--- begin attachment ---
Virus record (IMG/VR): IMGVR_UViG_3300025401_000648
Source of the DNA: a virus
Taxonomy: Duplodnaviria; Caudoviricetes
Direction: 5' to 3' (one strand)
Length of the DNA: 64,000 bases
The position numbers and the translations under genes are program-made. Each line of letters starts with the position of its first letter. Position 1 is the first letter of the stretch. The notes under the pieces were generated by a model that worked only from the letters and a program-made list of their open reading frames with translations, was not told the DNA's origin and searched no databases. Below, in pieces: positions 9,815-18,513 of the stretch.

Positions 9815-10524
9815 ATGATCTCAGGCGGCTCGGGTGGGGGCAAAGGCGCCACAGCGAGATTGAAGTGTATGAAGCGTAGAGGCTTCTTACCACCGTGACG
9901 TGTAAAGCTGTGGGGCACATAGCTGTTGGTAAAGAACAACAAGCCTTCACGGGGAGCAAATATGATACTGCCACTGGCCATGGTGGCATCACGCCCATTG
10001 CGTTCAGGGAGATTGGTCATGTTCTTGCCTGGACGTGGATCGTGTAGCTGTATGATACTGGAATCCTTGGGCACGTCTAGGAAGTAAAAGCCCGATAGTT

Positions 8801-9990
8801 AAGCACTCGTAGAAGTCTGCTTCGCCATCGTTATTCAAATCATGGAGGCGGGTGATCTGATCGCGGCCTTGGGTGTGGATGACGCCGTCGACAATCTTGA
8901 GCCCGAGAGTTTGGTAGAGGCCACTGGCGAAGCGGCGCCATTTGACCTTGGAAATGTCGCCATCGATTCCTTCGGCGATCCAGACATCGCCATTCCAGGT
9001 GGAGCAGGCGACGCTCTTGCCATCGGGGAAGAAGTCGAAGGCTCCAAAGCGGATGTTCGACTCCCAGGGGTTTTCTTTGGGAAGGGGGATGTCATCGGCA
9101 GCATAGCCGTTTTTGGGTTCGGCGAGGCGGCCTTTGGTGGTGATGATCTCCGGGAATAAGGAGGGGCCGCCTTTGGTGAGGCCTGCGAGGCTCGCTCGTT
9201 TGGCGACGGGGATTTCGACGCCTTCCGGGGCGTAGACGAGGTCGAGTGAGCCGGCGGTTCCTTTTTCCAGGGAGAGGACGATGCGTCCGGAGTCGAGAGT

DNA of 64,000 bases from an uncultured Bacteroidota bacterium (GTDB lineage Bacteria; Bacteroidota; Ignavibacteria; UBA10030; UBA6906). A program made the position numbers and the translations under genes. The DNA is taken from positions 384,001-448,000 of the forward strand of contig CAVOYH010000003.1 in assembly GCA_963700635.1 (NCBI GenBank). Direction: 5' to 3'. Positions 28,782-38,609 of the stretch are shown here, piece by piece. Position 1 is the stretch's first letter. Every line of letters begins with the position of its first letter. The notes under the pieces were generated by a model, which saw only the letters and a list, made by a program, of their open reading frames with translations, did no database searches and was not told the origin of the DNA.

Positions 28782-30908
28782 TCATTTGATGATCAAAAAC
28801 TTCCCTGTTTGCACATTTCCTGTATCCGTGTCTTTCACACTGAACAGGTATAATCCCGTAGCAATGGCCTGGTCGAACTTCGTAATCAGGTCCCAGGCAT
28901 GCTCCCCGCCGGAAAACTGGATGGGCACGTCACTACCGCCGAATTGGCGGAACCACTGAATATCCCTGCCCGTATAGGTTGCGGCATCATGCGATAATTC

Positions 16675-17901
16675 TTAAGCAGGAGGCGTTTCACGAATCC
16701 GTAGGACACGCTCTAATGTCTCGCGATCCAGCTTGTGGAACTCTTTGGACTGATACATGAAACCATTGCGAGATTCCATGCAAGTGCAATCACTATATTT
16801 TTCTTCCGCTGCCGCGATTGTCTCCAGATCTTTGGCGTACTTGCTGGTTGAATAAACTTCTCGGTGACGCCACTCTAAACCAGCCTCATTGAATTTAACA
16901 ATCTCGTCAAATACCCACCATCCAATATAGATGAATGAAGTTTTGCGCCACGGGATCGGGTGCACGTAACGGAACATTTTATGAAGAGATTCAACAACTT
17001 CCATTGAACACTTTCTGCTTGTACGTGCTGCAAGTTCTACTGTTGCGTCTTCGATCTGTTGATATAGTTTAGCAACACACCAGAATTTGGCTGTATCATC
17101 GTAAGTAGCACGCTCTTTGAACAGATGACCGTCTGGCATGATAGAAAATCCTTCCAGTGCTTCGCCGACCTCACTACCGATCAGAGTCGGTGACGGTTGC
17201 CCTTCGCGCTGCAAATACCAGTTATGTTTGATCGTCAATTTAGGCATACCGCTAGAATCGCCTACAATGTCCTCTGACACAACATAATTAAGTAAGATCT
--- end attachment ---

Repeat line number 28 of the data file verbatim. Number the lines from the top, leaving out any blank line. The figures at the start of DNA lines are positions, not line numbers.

17101 GTAAGTAGCACGCTCTTTGAACAGATGACCGTCTGGCATGATAGAAAATCCTTCCAGTGCTTCGCCGACCTCACTACCGATCAGAGTCGGTGACGGTTGC